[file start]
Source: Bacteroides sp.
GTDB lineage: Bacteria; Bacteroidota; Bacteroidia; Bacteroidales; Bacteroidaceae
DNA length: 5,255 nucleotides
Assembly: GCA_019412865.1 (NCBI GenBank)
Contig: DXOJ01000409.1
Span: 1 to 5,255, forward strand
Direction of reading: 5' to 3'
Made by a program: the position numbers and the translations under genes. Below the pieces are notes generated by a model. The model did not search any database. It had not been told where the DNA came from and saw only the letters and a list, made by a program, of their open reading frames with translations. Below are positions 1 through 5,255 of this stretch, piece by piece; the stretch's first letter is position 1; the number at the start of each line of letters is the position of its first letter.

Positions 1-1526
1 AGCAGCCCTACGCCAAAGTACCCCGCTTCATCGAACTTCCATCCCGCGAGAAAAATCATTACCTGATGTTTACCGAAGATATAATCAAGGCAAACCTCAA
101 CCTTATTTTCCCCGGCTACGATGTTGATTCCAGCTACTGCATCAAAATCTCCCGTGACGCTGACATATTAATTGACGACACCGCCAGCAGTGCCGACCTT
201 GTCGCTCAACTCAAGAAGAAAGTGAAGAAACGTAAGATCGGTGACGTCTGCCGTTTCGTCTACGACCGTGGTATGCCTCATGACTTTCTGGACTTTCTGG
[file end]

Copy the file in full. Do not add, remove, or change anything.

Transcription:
Source: Bacteroides sp.
GTDB lineage: Bacteria; Bacteroidota; Bacteroidia; Bacteroidales; Bacteroidaceae
DNA length: 5,255 nucleotides
Assembly: GCA_019412865.1 (NCBI GenBank)
Contig: DXOJ01000409.1
Span: 1 to 5,255, forward strand
Direction of reading: 5' to 3'
Made by a program: the position numbers and the translations under genes. Below the pieces are notes generated by a model. The model did not search any database. It had not been told where the DNA came from and saw only the letters and a list, made by a program, of their open reading frames with translations. Below are positions 1 through 5,255 of this stretch, piece by piece; the stretch's first letter is position 1; the number at the start of each line of letters is the position of its first letter.

Positions 1-1526
1 AGCAGCCCTACGCCAAAGTACCCCGCTTCATCGAACTTCCATCCCGCGAGAAAAATCATTACCTGATGTTTACCGAAGATATAATCAAGGCAAACCTCAA
101 CCTTATTTTCCCCGGCTACGATGTTGATTCCAGCTACTGCATCAAAATCTCCCGTGACGCTGACATATTAATTGACGACACCGCCAGCAGTGCCGACCTT
201 GTCGCTCAACTCAAGAAGAAAGTGAAGAAACGTAAGATCGGTGACGTCTGCCGTTTCGTCTACGACCGTGGTATGCCTCATGACTTTCTGGACTTTCTGG